Reflecting & Moving Forward

An Interview With Myself.

What drives you in your work?

A lot of what drives me is not creating something new, but fixing something that seems to have gone off course.  I think that it stems from my father telling me (and my brothers) that our responsibility was to make the world a better place, which is an inherently Jewish concept:  Tikun Olam…repair the world.  So the impetus for what I do is seeing a problem or a deficit and trying to figure out how to correct it.

What is “good work”?

Work that requires hard work, problem solving, communication but work that is also achievable.   I am a helper, so good or worthwhile work would have to be work that nurtures and helps people.  Good or worthwhile work forges a path that helps others’ journeys.

Purpose, fulfillment, and growth are all critical…it’s what makes work not be empty.  Money is a value statement…it is an indication of worth and importance.  It is what shows an organization’s or a society’s priorities. But the measure of the work is seen in the outcome. Did I help to pave a path? Did I fix a mistake or improve upon work that came before me? Is the world a better place because of something that I did or facilitated?

What is your lifeview? How does it connect to your work?

I think that my lifeview is clearly linked to my workview!  Meaning and purpose of life is to make the world a better place, for myself, for the people that I love, and for others.  The relationships between myself and others is symbiotic; my worth is clearly linked to the happiness of those around me.  In all of this, the thing that makes life good is joy.  Pure joy.  Easy joy.  Laughter.  Ease.  Without joy, none of this is worth anything.  I guess the big question is where does Joy come from?  It comes from being seen & understood.  It comes from common understanding, so people are a big piece of this.  My communities make my joy…big and small communities.  It is really about the people who share my vision for the work.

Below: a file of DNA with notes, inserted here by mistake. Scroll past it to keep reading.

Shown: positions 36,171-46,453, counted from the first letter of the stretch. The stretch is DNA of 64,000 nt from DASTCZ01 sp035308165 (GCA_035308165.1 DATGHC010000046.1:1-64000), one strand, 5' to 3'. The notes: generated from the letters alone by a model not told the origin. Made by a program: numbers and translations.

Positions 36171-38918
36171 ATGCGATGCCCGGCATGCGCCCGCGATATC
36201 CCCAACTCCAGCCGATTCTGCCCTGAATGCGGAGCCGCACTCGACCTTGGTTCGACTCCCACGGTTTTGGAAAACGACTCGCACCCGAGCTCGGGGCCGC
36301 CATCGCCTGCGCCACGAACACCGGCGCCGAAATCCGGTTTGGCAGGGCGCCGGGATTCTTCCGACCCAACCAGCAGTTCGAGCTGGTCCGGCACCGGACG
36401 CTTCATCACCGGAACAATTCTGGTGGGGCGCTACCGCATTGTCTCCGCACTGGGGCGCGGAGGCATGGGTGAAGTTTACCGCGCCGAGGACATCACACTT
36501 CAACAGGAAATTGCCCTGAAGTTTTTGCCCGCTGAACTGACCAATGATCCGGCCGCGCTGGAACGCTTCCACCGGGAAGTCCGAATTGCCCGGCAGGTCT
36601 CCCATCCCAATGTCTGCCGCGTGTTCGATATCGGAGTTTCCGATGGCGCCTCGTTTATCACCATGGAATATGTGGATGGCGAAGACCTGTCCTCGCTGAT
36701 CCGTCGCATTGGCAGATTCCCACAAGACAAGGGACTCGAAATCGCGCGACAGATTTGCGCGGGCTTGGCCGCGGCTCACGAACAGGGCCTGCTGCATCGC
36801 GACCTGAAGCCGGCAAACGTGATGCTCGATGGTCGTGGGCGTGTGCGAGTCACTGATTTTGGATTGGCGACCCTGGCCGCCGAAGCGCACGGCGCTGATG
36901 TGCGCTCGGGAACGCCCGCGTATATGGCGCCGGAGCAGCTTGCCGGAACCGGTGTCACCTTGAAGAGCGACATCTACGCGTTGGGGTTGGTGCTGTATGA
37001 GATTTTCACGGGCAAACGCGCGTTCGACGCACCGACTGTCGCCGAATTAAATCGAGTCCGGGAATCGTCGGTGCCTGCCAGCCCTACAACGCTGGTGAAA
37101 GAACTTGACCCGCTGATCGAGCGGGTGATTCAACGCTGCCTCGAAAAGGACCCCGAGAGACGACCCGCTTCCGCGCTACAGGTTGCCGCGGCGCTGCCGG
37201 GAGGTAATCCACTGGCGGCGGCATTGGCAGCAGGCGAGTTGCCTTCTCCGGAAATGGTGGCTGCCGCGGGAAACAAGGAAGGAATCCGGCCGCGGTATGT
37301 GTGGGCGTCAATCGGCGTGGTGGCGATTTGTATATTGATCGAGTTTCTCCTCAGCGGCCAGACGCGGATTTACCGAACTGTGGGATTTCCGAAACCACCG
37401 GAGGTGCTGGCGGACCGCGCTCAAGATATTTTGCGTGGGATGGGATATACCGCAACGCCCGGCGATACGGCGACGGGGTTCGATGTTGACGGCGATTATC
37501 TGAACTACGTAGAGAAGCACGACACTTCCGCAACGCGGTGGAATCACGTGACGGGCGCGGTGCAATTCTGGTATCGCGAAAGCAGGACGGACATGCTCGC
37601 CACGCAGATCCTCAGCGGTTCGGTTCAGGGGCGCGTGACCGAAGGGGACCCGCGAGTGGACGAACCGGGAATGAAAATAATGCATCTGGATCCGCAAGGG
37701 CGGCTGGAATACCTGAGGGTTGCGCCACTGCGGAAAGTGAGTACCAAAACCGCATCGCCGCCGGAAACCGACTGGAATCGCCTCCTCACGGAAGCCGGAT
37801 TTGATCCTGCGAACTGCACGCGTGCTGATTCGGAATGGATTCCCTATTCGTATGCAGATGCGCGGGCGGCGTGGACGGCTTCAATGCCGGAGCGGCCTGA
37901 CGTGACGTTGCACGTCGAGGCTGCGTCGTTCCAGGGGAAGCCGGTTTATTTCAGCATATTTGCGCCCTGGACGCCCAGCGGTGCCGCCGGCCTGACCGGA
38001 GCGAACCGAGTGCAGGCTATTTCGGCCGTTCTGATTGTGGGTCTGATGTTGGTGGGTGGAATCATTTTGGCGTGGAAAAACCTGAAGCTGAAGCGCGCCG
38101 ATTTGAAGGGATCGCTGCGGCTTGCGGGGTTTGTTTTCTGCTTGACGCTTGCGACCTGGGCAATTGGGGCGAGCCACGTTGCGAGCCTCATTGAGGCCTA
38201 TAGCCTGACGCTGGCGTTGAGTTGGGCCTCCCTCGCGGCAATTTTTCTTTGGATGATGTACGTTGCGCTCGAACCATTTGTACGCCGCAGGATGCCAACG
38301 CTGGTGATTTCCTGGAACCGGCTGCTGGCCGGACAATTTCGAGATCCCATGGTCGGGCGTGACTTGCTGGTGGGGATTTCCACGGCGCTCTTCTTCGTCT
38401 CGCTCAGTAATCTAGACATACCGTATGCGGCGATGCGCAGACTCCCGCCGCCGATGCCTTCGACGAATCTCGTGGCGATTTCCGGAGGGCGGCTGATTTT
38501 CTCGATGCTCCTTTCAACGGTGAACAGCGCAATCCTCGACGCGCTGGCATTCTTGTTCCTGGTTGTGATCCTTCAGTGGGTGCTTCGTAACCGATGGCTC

3 thoughts on “Reflecting & Moving Forward

  1. One of my favorite aspects of marrying into a Jewish family—and raising our son in the synagogue—is Tikun Olam. You express this philosophy, this way of being in the world, so beautifully. Who wouldn’t want to embrace your worldview? “Is the world a better place because of something that I did or facilitated?” If each one of us lived by that, oh what a world this would be. Thanks for this.

    Liked by 1 person

  2. Thanks for sharing. I like the self-interview as a form of slice. I recently read a book that encouraged us to ask (instead of what do you do for a living), “What do you LOVE about what you do?” It feels like it would fit in this slice.

    Liked by 1 person

  3. This self-interview is really interesting and encouraging. I like pushing myself to think more seriously about myself and my work, my purpose. Thanks for this reminder that I’ve been away from my journal a bit long …

    Liked by 1 person

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